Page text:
The final step in this process is to create an OnClick method for each of the new controls you've created, except the group box. Each of the methods should contain explanatory text, following the general pattern shown in this RadioButton1Click procedure:

    procedure TForm1.RadioButton1Click(Sender: TObject);
    begin
      Edit1.Text := 'Click on RadioButton1';
    end;

    When you're done, the code you've created should look like the program shown in Listing . This time, I omitted the project file because it is almost identical to the project file from the other applications shown in this chapter. If you need further direction, review the source code found on the disk.

    Listing 4.5. The CONTROL2 program gives names to some of the major components used in Windows programs.
    unit Main;
    
    { Program copyright (c) 1994 by Charles Calvert }
    { Project Name: CONTROL2 }
    
    interface
    
    uses
      WinTypes, WinProcs, Classes,
      Graphics, Controls, Printers,
      Menus, Forms, StdCtrls;
    
    type
      TForm1 = class(TForm)
        LSelection: TLabel;
        Edit1: TEdit;
        BClose: TButton;
        GroupBox1: TGroupBox;
        CheckBox1: TCheckBox;
        RadioButton1: TRadioButton;
        CheckBox2: TCheckBox;
        RadioButton2: TRadioButton;
        procedure Edit1DblClick(Sender: TObject);
        procedure LSelectionDblClick(Sender: TObject);
        procedure CheckBox1Click(Sender: TObject);
        procedure CheckBox2Click(Sender: TObject);
        procedure RadioButton2Click(Sender: TObject);
        procedure RadioButton1Click(Sender: TObject);
        procedure BCloseClick(Sender: TObject);
      end;
    
    var
      Form1: TForm1;
    
    implementation
    
    {$R *.DFM}
    
    procedure TForm1.Edit1DblClick(Sender: TObject);
    begin
      Edit1.Text := 'Double click on edit control';
    end;
    
    procedure TForm1.LSelectionDblClick(Sender: TObject);
    begin
      Edit1.Text := 'Double click on label';
    end;
    
    procedure TForm1.CheckBox1Click(Sender: TObject);
    begin
      Edit1.Text := 'Click on Checkbox1';
    end;
    
    procedure TForm1.RadioButton1Click(Sender: TObject);
    begin
      Edit1.Text := 'Click on RadioButton1';
    end;
    
    procedure TForm1.BCloseClick(Sender: TObject);
    begin
      Edit1.Text := 'Click on Button';
    end;
    
    procedure TForm1.CheckBox2Click(Sender: TObject);
    begin
      Edit1.Text := 'Click on CheckBox2';
    end;
    
    procedure TForm1.RadioButton2Click(Sender: TObject);
    begin
      Edit1.Text := 'Click on Radiobutton2';
    end;
    
    end.

    This program serves two purposes:

    • It shows how to create procedures, and how to fill out the bodies of these procedures so that they perform a useful action. In this case, the only purpose of each of these procedures is simply to write a line of text in the form's edit control. This is a simple task, but it serves to clearly illustrate what a procedure is, and what its syntax looks like in a code window.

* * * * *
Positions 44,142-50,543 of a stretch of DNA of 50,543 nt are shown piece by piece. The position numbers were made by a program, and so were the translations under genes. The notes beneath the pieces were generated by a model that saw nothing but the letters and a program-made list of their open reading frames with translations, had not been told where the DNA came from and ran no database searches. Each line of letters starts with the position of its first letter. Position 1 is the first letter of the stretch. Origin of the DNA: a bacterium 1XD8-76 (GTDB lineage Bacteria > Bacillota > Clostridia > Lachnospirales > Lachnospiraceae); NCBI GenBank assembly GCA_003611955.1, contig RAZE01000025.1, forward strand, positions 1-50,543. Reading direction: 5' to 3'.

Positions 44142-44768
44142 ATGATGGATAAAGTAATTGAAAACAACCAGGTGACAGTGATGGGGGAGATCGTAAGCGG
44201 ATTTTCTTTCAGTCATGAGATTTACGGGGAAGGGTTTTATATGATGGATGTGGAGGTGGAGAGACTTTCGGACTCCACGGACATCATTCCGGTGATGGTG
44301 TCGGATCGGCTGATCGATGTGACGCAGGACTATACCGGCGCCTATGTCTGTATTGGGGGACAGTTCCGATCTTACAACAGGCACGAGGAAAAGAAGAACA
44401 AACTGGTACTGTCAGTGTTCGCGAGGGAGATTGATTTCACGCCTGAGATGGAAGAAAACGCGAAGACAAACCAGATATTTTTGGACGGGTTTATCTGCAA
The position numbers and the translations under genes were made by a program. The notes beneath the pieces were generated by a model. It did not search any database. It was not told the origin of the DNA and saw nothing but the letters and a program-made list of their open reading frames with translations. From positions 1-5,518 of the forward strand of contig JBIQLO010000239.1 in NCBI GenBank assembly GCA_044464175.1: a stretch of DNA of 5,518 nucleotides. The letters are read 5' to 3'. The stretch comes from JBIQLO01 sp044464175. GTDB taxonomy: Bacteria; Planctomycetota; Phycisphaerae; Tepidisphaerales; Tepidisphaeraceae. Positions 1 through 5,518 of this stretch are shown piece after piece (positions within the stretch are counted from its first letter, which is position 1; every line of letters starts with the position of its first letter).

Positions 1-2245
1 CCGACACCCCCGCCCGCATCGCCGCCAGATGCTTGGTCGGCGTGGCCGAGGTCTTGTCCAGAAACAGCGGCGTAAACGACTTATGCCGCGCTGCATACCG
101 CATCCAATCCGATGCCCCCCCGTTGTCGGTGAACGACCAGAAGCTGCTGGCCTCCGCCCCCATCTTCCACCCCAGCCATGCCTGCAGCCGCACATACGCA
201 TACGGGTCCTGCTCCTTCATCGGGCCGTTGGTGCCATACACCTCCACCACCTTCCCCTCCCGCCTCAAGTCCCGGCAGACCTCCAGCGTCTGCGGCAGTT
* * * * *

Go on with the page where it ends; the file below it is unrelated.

• It illustrates the names and appearance of several important controls. As a programmer, it's important for you to understand the rudimentary facts about edit controls, labels, radio buttons, check boxes, buttons, and group boxes. If these controls are unfamiliar to you, you should refer to an introductory book on the Windows environment.

    Working with Forms

    Most Delphi projects consist of a DPR file and one or more units. Most, if not all, units in a project contain a form. At runtime, the creation of a form involves two steps:

    • Delphi registers the objects in the form with the system. This step occurs automatically, without any intervention on your part.
    • Memory is allocated for the form via a call to CreateForm.

    The following is the default syntax for a simple Delphi DPR file:

    program Project1;
    
    uses
      Forms,
      Unit1 in 'UNIT1.PAS' {Form1};
    
    {$R *.RES}
    
    begin
      Application.CreateForm(TForm1, Form1);
      Application.Run;
    end.

    The compiler inserts the call to CreateForm. If you omit the call, Application.Run returns immediately, and the program is over at almost the same moment it began.

    The main block of more complex programs might look something like this:

    begin
      Application.CreateForm(TForm1, Form1);
      Application.CreateForm(TForm2, Form2);
      Application.CreateForm(TForm3, Form3);
      Application.CreateForm(TForm4, Form4);
      Application.Run;
    end.

    In this code fragment, the last three calls to CreateForm allocate memory for forms that aren't visible when the program is first launched. You can make them visible by writing

    Form2.Visible := True; 

    or

    Form2.Show; 

    In most cases, the calls to show a form come in response to a click a button or menu item. For example, if you want a click a button to launch a second form, you should create an OnClick method for the button by double-clicking it while in design mode. Then, fill in the resulting procedure so that it looks like this: